ARM TrustZone

In Genode's release 12.11, we added experimental support for ARM TrustZone technology, which principally enabled the execution of Genode in the so-called secure world of TrustZone while executing Linux in the so-called normal world. These experiments were conducted on ARM's Versatile express platform. With the current release, we have added the i.MX53 SoC as additional platform to experiment with its TrustZone aware devices. If you want to try out a very basic example, starting a Linux instance running on the non-secure world beside Genode running in the secure one, you can test the tz_vmm.run run script on Versatile Express, i.MX53 Quickstart board, or i.MX53 SABRE tablet.

Platforms

Execution on bare hardware (base-hw)

The development of Genode's custom kernel platform for the ARM architecture goes full-steam ahead. The new version introduces a new way of using the kernel's asynchronous notification mechanism to deliver page faults and interrupts to the user land, yielding vastly simplified code - compared to the classical (L4) approach of providing a page-fault protocol via synchronous IPC. To better support real-time workloads, we enhanced the scheduler with static priorities. Finally, we complemented the base-hw platform with the code needed for process destruction. This way, we can execute dynamic workloads such as Noux. Base-hw is still at an experimental stage and very much in flux, but the pace of the current development illustrates well that it is making its way to become a fully-fledged base platform for Genode soon.

NOVA microhypervisor

After enabling multi-processor support and the destruction of kernel objects in the previous releases, the new implemented life-time management of kernel capability selectors represents the final piece of the puzzle to use NOVA as a fully-supported kernel platform for Genode.

A kernel capability selector on NOVA is similar in nature to a file descriptor on Unix, as it refers to a kernel object. In contrast to a file descriptor, however, the kernel object is not a file but the identity of an user-level object. Another difference is the way how a capability selector appears in a process. On Unix, most file descriptors are directly created by a process via system calls like open or socket. On NOVA, processes obtain capability selectors via IPC messages from other processes. Both file descriptors and capability selectors have in common that they should be closed when they are no longer needed. Otherwise, the name space of file descriptors or capability selectors gets polluted by stale kernel objects and long-running processes bear the risk of resource leakage.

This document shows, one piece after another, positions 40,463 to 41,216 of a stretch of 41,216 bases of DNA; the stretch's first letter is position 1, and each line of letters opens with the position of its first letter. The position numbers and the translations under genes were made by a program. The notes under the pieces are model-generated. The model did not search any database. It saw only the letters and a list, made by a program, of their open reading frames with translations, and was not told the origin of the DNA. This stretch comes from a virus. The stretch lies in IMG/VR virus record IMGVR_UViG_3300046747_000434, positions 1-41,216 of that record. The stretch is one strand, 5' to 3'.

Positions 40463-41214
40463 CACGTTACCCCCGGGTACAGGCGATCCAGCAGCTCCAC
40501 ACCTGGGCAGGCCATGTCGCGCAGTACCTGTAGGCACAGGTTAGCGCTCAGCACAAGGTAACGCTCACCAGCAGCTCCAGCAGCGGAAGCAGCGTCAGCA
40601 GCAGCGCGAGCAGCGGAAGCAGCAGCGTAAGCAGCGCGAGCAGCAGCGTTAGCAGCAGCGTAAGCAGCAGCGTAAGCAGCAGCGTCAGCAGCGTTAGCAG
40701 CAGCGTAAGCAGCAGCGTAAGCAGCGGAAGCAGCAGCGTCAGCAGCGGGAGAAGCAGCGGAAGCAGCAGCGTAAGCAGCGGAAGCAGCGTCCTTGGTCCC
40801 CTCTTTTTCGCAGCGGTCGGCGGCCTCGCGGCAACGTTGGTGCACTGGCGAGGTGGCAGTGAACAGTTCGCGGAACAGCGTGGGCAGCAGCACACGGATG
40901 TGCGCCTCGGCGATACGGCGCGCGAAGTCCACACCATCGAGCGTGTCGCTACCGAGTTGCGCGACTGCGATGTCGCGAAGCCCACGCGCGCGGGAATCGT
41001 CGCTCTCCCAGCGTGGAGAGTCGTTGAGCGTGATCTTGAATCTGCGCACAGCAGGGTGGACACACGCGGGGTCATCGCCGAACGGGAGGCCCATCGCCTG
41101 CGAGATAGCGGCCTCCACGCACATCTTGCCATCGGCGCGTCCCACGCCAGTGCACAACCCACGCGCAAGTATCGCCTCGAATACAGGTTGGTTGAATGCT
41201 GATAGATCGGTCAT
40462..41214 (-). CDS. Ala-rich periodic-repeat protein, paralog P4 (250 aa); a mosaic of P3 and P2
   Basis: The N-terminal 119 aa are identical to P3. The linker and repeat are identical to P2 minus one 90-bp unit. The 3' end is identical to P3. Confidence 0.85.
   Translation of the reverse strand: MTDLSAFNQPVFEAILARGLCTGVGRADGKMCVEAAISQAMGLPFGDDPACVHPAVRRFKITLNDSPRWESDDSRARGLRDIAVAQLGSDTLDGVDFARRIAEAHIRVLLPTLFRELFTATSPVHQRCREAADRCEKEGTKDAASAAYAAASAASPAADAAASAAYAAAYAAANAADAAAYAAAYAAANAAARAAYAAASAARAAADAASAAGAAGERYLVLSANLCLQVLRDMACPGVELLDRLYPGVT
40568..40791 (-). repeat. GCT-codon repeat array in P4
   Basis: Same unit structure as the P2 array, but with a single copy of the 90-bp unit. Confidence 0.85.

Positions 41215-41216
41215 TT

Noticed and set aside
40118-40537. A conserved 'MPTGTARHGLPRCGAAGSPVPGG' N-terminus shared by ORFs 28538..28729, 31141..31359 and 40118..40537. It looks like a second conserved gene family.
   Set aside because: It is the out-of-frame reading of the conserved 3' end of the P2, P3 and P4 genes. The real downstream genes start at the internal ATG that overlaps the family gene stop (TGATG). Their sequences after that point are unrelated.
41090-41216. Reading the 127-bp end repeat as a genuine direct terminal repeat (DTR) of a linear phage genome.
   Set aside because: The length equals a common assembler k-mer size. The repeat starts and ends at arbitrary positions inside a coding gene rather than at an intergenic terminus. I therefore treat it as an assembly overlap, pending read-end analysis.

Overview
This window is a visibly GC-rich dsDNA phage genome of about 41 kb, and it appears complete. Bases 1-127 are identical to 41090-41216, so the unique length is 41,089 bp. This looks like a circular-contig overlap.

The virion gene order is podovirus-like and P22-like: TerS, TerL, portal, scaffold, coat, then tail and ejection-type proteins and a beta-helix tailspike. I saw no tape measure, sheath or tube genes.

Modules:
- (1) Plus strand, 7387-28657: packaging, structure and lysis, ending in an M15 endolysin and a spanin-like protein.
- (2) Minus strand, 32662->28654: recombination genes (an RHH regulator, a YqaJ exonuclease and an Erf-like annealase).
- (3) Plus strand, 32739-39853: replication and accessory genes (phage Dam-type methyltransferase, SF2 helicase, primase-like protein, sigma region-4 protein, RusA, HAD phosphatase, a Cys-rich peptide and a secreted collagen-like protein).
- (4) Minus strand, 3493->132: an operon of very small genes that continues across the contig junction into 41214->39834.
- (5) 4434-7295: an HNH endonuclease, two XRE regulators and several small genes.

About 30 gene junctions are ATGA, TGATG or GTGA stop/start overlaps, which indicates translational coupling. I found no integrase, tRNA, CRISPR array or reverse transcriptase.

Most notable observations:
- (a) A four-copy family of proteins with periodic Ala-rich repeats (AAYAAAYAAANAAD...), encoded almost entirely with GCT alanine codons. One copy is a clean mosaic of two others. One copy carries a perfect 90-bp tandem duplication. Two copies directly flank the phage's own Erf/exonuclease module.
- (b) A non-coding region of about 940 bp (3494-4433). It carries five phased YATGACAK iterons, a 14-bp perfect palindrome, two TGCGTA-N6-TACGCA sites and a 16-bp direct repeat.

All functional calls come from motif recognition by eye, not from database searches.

Because Genode is implemented in C++, the framework is able to manage the lifetime of capability selectors by modelling the Capability type as a reference-counting smart pointer. After we first implemented this idea for the Fiasco.OC base platform, we have now successfully applied the same approach to the NOVA platform.

Fiasco.OC kernel and L4Linux

To enable the advanced features of the GNU debugger as described in Section GNU Debugger, we extended Genode's facility to access thread states such that the register contents of a paused thread (which is not currently executing a syscall) can get modified by the Cpu_session::state() function.

L4Linux is a paravirtualized Linux kernel that can be used on top of the Fiasco.OC kernel. To experiment with use cases where many instances of L4Linux are executed on a single machine, and as a way to exercise the new resource-balancing mechanisms described in Section Dynamic resource balancing, we extended L4Linux with a custom ballooning mechanism, which is similar to solutions like Xen's balloon driver. For this, the new parent interface extensions for requesting and yielding resources are used. L4Linux registers a yield signal context at its parent. Whenever the parent triggers a yield, the balloon driver "inflates its balloon", which means that it requests all pages available, and then frees the corresponding memory dataspaces.

The ballooning driver is enabled by default. From Genode's perspective, L4Linux behaves like a regular Genode subsystem that positively responds to resource-yield requests.

OKL4 kernel

We removed the support for the paravirtualized OKLinux kernel for OKL4. For running Linux on top of Genode, there exist several alternatives such as the Seoul VMM on NOVA, the ARM TrustZone support in base-hw, or the paravirtualized L4Linux kernel running on top of Fiasco.OC.